2002 Annual

Wednesday, 16 January 2002: 5:00 PM
Young-Sun Jung, Korea Meteorological Administration, Seoul, Korea; and D. I. Lee, S. J. Kim, S. K. Park, B. H. Lim, J. S. Chung, R. J. Kahn, P. C. Kucera, W. F. Roberts, H. H. Lee, and S. K. Chung
Poster PDF (186.7 kB)
For the past several years, the Korean Meteorological Administration (KMA) has been engaged in an effort to provide improved weather information to the public by extending and modernizing all its meteorological systems. New observational systems have been introduced including a lightning detection system and several new Doppler radars. A new communication system was installed to support these new systems. Following these modernization activities, the need for a forecaster workstation system that integrates a wide variety of observational and numerical model increased. This need initiated the Project Group-NOWcasting (PG-NOW) at KMA. PG_NOW has been in collaboration with NOAA/Forecast Systems Laboratory (FSL) for two years to develop an AWIPS D-2D-like workstation called the Forecaster░»s Analysis System (FAS).

FAS is the experimental version of AWIPS 5.0 operating on the Linux platform. After a 2-week training course in June 2001 provided by FSL to all of the KMA forecasters, the FAS will be used in a test mode in the KMA operations area during the Disaster Prevention Period from 15 June to 15 July. FAS will provide limited data including radar, satellite (GMS, NOAA), Automatic Weather Station (AWS) mesonetwork, surface synoptic observations, RAOB soundings, and the global model GDAPS and a regional MM5 model. Lightning data, typhoon tracking applications, ocean observations, and several numerical models operationally used at KMA will be integrated into FAS by the end of 2001. KMA and FSL software developers will also focus their efforts on decoding the Korean meteorological data sources and formats that differ from those on AWIPS. During the next 3-year development phase, nowcasting and hydrological applications will be integrated into FAS.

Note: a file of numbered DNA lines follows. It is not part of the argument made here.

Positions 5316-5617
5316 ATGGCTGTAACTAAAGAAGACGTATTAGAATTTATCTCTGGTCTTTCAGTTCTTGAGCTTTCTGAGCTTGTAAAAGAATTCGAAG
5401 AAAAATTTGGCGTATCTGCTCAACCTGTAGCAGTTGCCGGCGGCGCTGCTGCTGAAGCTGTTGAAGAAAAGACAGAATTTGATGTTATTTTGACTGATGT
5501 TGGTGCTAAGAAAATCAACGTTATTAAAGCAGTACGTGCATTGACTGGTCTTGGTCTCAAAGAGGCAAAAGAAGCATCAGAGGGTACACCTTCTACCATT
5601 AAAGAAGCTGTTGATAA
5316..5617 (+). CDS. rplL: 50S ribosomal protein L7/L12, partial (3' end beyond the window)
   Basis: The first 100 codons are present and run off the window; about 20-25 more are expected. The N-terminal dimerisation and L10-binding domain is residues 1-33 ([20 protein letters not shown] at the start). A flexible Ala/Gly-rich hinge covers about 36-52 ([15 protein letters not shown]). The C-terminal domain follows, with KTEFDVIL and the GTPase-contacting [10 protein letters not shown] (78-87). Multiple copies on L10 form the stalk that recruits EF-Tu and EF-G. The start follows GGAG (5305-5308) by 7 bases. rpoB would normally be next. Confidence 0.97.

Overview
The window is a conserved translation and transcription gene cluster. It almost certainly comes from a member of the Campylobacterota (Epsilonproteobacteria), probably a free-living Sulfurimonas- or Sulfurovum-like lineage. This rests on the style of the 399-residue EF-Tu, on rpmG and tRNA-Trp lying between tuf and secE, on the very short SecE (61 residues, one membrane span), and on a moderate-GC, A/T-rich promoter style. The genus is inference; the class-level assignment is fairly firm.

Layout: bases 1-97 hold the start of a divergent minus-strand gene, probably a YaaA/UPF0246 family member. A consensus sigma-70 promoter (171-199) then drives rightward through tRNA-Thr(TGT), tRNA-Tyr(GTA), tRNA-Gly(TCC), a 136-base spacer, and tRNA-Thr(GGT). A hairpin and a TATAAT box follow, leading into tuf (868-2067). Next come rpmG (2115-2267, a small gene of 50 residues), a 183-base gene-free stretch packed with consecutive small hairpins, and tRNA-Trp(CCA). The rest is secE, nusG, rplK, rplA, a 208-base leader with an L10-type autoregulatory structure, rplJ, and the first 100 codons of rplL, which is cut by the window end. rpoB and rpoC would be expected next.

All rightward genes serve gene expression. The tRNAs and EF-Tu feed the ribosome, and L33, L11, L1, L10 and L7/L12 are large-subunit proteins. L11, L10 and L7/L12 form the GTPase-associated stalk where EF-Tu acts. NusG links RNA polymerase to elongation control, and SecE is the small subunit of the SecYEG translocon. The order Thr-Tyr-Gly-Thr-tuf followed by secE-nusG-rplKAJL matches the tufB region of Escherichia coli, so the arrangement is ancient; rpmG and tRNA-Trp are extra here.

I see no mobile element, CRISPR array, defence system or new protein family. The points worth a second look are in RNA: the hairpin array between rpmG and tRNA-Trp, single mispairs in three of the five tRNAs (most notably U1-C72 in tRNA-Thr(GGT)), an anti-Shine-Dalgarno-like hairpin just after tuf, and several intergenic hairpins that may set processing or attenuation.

FAS consists of three D-2D workstation, a data server, an applications server, and a web and communications server. The applications server is a Compaq machine - the only non-Linux component of FAS. FAS receives all input data, except for numerical models, through the KMA communications system, known as the New Combined Meteorological Information System (NCOMIS). Because of its huge size, numerical model output is transmitted from the super computer directly, and all data are decoded on the data server. The FAS system is being operated without a notification server, which means that automatic data updates are not available. We are considering alternative notification methods for FAS.

The operational FAS will officially be launched in 2002, and is expected to help forecasters by providing a wide variety of meteorological data on an integrated workstation.

This paper will present an overview of the development and training activities, to date, of the FAS at KMA.

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